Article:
7. Michael Guy, Pamela Swan. (unknown). Kilmarnock. Available: http://www.sps.gov.uk/Corporate/Prisons/Kilmarnock/HMP-Kilmarnock.aspx. Last accessed 19th October 2018.
  8. Andrew R C McLellan, Rod MacCowan, David McAllister, David Abernethy, John McCaig, Iain Lowson, Rhona Hotchkiss, Tom Leckie, Mary McCann. (April 26, 2005). Full inspection of HMP Kilmarnock. Available: https://www.gov.scot/Publications/2005/04/14103535/35406#218. Last accessed 20th October 2018.
  9. Kathryn Ball, Jim Noonan. (21/12/2015). NOMS Health and Safety (HS) Arra ngements for Risk Assessment. Available: https://www.justice.gov.uk/downloads/offenders/psipso/psi-2015/psi-37-2015-hs-arrangements-for-risk-assessment.pdf. Last accessed 19th October 2018.
  10. HUGH MONRO CBE. (December 2011). Report on HMP Kilmarnock. Full Inspection 26 September-3 October 2011. unknown (N/A), N/A.

                                                                                                             Annex

Number

      Nature of risk

 

Consequences

Control Measures

Responsibility

Likelihood

L

Impact

I

Likelihood

Impact

L I

1

Contagious disease (e.g. HIV, Hepatitis, TB etc.)

1. Can transfer to another offender.

2.Negative impact on people perception.

3. Huge health hazard for the country.

1. Proper identification of the disease.

2. Proper treatment facility

3. Medicine supply to the offenders

4. Trained the staffs and offenders regarding contagious disease

 Director

6

7

42

2

Decency and humanity

1.Negative impact on people perception.

2.  health hazard.

3. Maintenance cost high

4. Worst living condition

1. Provide good living condition

2. Proper Clothing, Bedding and Food facility.

3. Proper washing and cleaning 4. Staff training facility

5. Contact with the family

Director

4

6

24

3

Violence and Intimidation to staff

1.Property destroys

2.Law and order situation can break down.

  1. Promptly reporting
  2. Meaningful supervision
  3. Accurate investigation against violence and zero tolerance
  4. Soft behaviour with the offenders

Director

5

5

25

4

Reception and discharge process

1.Delay the process

2.Creats ambiguity

  1. Proper training to the staff.
  2. Used computer technology

Director

2

2

4

5

Suicide and self-harm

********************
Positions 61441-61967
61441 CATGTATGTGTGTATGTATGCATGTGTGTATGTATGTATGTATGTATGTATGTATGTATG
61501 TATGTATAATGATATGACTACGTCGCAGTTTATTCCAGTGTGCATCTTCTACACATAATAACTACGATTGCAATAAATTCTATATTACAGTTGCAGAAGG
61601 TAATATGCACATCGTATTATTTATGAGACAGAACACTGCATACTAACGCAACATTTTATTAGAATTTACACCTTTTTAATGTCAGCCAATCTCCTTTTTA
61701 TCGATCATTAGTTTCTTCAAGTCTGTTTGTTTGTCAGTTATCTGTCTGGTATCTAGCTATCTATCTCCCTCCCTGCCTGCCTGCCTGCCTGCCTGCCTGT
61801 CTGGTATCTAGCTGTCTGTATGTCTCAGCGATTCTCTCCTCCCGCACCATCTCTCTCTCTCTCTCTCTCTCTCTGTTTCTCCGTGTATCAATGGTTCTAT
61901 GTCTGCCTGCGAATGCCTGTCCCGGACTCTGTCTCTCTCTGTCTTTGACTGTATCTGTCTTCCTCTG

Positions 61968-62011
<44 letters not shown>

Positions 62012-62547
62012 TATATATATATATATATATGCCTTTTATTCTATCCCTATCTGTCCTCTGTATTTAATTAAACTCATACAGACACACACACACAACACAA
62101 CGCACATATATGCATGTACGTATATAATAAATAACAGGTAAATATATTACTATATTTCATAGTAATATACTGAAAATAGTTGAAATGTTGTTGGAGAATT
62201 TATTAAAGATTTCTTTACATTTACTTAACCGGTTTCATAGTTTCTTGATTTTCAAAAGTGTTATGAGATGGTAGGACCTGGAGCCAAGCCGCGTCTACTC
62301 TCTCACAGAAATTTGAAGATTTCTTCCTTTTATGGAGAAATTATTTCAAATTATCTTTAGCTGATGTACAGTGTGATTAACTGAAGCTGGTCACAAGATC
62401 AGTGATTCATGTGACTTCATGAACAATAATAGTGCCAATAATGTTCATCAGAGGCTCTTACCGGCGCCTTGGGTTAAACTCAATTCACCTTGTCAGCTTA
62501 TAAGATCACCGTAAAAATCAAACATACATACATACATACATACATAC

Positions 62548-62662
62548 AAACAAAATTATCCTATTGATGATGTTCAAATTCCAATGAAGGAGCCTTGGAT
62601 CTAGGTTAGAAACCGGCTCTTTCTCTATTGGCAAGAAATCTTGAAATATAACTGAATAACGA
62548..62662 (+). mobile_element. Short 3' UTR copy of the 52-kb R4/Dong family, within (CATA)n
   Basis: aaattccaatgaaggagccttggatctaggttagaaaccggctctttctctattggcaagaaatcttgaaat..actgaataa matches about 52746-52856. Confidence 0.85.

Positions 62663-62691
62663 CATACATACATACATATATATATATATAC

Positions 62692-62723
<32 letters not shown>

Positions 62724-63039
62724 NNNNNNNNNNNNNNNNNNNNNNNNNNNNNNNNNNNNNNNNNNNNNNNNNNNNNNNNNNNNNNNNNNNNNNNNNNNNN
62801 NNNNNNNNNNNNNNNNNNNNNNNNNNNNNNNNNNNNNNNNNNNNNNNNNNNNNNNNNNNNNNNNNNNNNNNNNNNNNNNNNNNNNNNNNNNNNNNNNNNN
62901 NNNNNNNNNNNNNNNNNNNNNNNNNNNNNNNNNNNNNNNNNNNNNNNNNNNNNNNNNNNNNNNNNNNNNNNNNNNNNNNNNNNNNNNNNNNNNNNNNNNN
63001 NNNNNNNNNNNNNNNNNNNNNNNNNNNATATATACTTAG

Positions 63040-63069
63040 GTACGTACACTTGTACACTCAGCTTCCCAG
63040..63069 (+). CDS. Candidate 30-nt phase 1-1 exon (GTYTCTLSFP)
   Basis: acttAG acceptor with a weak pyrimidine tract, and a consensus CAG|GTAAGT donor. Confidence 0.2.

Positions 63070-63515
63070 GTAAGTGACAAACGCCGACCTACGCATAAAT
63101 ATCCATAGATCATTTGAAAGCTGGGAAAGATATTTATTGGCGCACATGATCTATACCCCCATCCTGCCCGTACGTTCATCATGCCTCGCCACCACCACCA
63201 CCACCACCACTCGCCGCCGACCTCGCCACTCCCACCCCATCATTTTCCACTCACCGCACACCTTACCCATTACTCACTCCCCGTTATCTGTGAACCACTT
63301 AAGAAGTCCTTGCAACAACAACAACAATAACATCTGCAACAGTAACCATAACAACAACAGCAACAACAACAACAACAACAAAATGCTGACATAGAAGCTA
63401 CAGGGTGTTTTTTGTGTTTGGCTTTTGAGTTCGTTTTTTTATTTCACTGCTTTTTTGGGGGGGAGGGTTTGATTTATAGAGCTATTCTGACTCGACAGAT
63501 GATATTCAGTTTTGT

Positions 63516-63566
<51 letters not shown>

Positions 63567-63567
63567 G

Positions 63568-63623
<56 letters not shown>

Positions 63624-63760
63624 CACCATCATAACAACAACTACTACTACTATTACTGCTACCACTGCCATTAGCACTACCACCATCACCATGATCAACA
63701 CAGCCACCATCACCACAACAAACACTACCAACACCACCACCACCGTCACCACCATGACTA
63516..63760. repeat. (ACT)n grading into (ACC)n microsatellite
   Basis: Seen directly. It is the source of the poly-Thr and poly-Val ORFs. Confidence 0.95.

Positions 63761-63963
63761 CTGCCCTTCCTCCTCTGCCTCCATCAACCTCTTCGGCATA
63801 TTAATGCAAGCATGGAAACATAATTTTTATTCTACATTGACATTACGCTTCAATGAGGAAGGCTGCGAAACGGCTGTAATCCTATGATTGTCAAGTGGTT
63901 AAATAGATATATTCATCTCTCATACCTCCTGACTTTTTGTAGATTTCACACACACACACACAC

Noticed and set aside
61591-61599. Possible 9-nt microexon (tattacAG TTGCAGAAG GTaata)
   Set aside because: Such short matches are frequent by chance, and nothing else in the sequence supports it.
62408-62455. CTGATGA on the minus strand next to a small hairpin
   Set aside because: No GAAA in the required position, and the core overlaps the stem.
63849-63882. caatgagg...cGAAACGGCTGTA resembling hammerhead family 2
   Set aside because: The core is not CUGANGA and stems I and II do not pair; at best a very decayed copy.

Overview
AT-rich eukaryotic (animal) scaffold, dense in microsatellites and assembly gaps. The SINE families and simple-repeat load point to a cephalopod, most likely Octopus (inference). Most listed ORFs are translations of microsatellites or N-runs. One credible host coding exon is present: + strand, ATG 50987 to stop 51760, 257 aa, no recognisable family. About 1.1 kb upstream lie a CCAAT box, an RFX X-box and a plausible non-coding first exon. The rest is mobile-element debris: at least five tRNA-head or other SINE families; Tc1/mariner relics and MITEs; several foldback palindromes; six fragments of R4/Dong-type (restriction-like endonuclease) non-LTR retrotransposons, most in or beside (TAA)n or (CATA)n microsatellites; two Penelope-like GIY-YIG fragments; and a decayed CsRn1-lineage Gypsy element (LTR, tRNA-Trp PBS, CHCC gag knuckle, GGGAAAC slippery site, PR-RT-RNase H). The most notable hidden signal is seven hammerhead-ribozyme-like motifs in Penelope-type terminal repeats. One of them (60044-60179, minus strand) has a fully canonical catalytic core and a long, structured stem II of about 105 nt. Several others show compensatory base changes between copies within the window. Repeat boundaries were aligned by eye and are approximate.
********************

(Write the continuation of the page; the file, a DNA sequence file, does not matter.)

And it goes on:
1. Negative perception to people.
  2. Increased death in prison
  1. Provide recreational facilities
  2. Good behaviour with offenders

Director

4

5

20

6

Visitors

  1. Drug supply
  2. Disease transfer
  3. Mental problem of the offenders
  1. Close circuit camera
  2. Searching
  3. Personal belongings not allowed in the Jail
  4. Proper health checking
  5. Visitors Monitoring
  6. Well behaviour with the visitors

Director

2

2

4

7

Over crowding

1.Bad environment

2. Food, Bedding and Other problem

3.Disease

1.Provide good accommodations

2.Clean environment

3.Proper food, Bedding supply

4. Satisfactory environment

Director

2

2

4

8

Use of force

1.Create chaos between offender and prison staff

2.Death

1.Limited use of force

2.Awareness programme (e.g. meeting, conference)

3.Maintain law and procedures

Director

2

3

6

9

Drug

  1. Can create violence
  2. Rapidly transfer from one to another offender
  3.  disease can transfer to another person’s by using the same needle
  1. Close circuit camera
  2. Penalty system introduction
  3. Proper Training to the prisoners
  4. Separate smoking area

Director

5

6

30

10

Security

1.Unauthorized entry

2.Offender can assault staff or another offender

3.External attack

4.Terrorism

  1. Close circuit camera
  2. Proper training
  3. Proper deployed force
  4.  Strictly Supervision

Director

6

7

42

Table 1 Risk Register

The number of risks allocated to each risk category is indicated in the table below:

Range

Risk Category

Risk Quantities

0-4

Low Risk

3

5-9

Medium Risk

1

10-42

High risk

6

Table 2 Table: Quantity of risks allocated to each risk category.